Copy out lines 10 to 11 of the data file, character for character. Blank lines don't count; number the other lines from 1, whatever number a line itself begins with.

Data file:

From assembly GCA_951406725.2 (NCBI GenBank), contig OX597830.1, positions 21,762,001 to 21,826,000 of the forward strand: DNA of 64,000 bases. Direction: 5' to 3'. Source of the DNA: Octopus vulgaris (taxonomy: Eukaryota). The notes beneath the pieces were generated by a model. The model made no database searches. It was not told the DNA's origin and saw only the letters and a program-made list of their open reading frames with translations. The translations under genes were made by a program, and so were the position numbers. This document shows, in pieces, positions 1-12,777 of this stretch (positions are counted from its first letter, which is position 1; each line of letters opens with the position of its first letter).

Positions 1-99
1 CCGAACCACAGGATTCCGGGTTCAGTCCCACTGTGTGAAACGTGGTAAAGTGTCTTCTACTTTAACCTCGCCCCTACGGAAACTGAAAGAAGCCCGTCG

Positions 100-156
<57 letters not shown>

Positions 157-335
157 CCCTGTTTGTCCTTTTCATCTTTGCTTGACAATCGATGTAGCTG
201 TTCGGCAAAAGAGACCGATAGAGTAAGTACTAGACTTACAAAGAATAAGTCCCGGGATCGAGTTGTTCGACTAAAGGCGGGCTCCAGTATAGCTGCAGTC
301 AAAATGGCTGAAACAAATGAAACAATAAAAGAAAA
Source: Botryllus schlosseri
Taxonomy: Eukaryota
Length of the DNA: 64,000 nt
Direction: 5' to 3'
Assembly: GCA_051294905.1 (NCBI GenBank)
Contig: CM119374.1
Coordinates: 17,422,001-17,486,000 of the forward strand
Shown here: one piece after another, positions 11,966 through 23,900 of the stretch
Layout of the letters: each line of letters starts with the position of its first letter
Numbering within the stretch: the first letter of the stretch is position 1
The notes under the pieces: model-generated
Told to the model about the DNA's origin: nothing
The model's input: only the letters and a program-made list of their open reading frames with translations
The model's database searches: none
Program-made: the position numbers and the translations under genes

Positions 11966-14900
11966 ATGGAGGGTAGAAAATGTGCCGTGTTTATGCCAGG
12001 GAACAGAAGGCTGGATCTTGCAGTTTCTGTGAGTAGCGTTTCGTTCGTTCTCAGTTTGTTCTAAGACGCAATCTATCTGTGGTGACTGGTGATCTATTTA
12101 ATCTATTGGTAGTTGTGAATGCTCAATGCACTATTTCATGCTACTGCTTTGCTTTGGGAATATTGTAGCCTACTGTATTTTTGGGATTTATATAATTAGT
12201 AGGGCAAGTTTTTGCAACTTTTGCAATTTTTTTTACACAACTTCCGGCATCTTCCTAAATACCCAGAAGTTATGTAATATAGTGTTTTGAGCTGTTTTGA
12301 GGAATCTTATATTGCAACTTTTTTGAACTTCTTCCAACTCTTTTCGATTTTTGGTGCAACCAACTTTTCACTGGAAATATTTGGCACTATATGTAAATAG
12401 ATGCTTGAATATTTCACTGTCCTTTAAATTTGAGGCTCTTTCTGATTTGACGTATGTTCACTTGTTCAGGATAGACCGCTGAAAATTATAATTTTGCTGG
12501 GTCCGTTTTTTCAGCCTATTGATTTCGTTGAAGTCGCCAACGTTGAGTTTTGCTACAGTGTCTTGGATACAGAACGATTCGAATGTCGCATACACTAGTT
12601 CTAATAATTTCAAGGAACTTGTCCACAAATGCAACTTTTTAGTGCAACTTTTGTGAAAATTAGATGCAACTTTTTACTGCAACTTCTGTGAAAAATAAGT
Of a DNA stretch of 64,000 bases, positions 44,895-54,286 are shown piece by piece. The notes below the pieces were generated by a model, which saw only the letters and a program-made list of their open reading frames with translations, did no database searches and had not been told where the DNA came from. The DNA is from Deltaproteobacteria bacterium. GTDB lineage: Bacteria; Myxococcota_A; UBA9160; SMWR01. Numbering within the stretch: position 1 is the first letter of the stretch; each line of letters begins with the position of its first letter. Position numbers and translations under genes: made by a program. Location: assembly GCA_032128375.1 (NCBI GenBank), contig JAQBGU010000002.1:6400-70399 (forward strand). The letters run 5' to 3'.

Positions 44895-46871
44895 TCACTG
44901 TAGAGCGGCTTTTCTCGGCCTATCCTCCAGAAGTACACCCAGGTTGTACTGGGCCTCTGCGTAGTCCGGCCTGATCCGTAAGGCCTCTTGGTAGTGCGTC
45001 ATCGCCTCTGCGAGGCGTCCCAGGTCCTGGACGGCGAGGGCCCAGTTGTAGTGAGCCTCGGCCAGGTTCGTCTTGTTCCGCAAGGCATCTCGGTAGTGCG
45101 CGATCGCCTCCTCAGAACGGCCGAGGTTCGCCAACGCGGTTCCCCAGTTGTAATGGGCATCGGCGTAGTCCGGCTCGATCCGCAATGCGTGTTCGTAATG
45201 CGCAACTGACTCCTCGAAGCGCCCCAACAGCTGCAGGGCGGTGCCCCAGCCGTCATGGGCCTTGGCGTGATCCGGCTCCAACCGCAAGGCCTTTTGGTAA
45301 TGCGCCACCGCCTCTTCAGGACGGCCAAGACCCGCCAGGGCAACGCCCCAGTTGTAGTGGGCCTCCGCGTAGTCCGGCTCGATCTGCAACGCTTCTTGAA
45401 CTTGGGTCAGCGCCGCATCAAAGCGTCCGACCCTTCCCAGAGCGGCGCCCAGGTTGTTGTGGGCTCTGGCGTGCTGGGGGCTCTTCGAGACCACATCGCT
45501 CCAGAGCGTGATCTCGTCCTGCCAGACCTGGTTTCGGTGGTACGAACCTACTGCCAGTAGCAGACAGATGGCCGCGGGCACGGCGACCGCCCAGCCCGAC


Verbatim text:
Source: Botryllus schlosseri
Taxonomy: Eukaryota